Tooele Transcript Bulletin – News in Tooele, Utah

March 24, 2005
Outdated attitudes demolish Guess Who

Is it really that big of a deal when a gorgeous white guy dates a gorgeous African American girl? No.

But the makers of Guess Who would have you believe that it’s a really, really big deal, and that it’s going to make a really, really big difference in your relationship with your family.

It might have, 30 or 40 or 100 years ago. Things are different now; but the entire premise of the movie relies on the idea that the world at large is still paralyzed with discomfort at the idea of interracial couples.

Guess Who is based on wildly outdated attitudes, and as such, it has little merit and even less comic value in today’s casual society.

Translation: it’s not funny. The social context just isn’t relevant anymore.

Here we have a really talented funnyman in Bernie Mac. But he’s stranded in this unkind and dangerously bigoted role.

He’s a wealthy and protective bank loan officer named Percy Jones. His daughter, Theresa (Zoe Saldana) brings her new fiancée Simon Green (Ashton Kutcher) home for a family event.

The family’s unaware that Theresa’s actually going to marry the bumbling white boy; they think it’s just a cute little stunt, or maybe a phase she’s going through. But even the idea of his daughter simply dating (let alone marrying) Simon is intolerable to Percy. Simon tries in vain to impress his would-be in-laws, and Percy ruthlessly rebuffs every attempt.

In one scene, Theresa’s family gangs up on Simon, trying to trap him into admitting that he and his family are racists. They eventually goad him into re-telling some racist jokes he’d heard, then turn the tables to humiliate him and make him look like the racist they so badly want him to be. At this point in the movie, the Jones family has not only succeeded in making themselves look like racists, but they’re also beginning to appear paranoid and caustic as well.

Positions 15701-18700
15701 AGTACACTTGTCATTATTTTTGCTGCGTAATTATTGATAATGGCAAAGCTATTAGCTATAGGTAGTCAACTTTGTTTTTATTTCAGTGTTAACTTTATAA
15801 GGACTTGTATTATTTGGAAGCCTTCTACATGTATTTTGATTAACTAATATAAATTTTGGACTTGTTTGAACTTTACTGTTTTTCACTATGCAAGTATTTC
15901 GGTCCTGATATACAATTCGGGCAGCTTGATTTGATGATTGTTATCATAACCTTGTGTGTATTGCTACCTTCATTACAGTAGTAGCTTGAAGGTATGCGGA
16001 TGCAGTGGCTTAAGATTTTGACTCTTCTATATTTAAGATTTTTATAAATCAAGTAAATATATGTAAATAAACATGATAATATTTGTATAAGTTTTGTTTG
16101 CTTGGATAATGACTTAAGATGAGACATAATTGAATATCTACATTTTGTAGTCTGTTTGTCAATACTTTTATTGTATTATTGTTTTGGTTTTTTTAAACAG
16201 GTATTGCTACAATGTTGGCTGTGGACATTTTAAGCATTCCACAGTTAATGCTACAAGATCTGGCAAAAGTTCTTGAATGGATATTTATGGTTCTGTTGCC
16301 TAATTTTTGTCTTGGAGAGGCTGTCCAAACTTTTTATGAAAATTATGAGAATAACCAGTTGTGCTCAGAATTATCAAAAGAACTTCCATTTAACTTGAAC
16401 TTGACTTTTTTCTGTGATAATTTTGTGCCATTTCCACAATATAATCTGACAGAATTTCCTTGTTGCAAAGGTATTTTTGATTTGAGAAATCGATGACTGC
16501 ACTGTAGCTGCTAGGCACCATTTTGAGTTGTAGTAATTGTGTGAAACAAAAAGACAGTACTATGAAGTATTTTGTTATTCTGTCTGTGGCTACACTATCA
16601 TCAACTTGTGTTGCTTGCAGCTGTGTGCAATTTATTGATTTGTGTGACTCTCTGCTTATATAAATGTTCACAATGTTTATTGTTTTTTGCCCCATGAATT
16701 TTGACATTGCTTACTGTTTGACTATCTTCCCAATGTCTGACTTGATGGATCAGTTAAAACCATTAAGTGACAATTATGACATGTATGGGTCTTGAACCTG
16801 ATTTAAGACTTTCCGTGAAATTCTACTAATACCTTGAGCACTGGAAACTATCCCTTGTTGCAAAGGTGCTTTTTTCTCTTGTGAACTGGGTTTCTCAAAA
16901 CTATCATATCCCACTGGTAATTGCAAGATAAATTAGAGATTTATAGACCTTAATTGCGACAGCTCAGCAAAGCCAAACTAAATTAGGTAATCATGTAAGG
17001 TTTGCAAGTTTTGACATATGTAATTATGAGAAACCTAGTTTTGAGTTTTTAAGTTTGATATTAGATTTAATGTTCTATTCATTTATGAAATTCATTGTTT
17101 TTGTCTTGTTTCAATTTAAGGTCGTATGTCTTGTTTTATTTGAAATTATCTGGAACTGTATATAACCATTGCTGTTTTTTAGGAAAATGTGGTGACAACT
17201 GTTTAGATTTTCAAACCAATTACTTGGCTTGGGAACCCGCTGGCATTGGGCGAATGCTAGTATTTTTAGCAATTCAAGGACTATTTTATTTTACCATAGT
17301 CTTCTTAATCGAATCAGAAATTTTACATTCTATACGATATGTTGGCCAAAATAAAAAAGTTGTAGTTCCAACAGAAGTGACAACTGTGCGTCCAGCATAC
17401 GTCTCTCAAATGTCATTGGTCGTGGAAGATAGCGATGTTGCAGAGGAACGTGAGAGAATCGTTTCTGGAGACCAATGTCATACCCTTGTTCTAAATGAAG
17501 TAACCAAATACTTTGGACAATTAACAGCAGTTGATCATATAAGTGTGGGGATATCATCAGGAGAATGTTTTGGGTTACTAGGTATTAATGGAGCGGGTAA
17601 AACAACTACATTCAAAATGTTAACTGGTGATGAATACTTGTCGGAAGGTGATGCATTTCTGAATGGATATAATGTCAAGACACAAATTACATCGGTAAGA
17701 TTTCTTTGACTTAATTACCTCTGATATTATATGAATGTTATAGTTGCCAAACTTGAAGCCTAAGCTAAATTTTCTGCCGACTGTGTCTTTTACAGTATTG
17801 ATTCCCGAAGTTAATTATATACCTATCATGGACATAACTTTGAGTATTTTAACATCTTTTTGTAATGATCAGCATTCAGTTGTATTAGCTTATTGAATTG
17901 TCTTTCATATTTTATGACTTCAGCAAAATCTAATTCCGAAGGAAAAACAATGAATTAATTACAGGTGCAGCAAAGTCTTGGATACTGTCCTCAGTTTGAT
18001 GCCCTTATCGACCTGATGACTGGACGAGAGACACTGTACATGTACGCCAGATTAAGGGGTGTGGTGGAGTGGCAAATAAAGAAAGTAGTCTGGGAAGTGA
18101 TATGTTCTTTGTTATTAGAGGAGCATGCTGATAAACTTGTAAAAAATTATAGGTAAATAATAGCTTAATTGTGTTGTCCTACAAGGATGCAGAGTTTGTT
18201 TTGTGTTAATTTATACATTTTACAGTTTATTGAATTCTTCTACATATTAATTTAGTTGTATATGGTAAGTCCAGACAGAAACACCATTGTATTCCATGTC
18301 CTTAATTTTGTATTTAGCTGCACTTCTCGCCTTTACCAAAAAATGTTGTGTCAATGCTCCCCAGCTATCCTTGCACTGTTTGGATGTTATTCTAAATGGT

The Jones are not a very likable family, and Percy in particular is mean and manipulative.

Kutcher is usually a delight, and as the unfairly targeted Caucasion underdog, you’ll want to root for him. But the script calls for him to pull a number of imbecile and unsympathetic exploits.

Saldana is bland as Theresa, pouting through her starring role as though she’s perfectly aware that she’s handing the spotlight to everyone else — including the more interesting supporting roles.

Bernie Mac, the superstar with superstar boxy to spare, stands to lose the most here. He’s just the African American counterpart to Robert DeNiro’s obnoxious overly-protective father in Meet the Parents and its unfortunate sequel, Meet the Fockers.

Oh well, Bernie. There’s always Ocean’s 13 to look forward to.

Grade: C- Opens tomorrow. Rated PG-13 for sex-related humor. Running time: 1 hour, 37 minutes

New on DVD:

Finding Neverland: The refined and eccentric Johnny Depp takes the next step in is oh-so-becoming transformation to full blown Oscar-toting superstardom in Finding Neverland, the semi-biographical story of Peter Pan author J.M. Barrie.

This is a triumph of subtlety and grace,x simultaneously rooted in innocence and reaching for greater meaning. Grade: A. Rated PG, for mild thematic elements and brief language

Bridget Jones: The Edge of Reason Very little of Bridget Jones: The Edge of Reason is original. Most is a dry cut-andpaste comedy with exactly the same scenarios lifted right out of the first film. There’s nothing really bad or unpleasant in The Edge of Reason — but there’s something lost of Bridget’s daft innocence. This slightly cynical script reduces Zellweger’s character to a foppish, snarky clown. Colin Firth and Hugh Grant are dapper and slick in a shallow regurgitation of sparkling original content. But really: what business do actors of such high caliber have in a film of such inconsequence? Grade: C+ Rated R for language and some sexual content.

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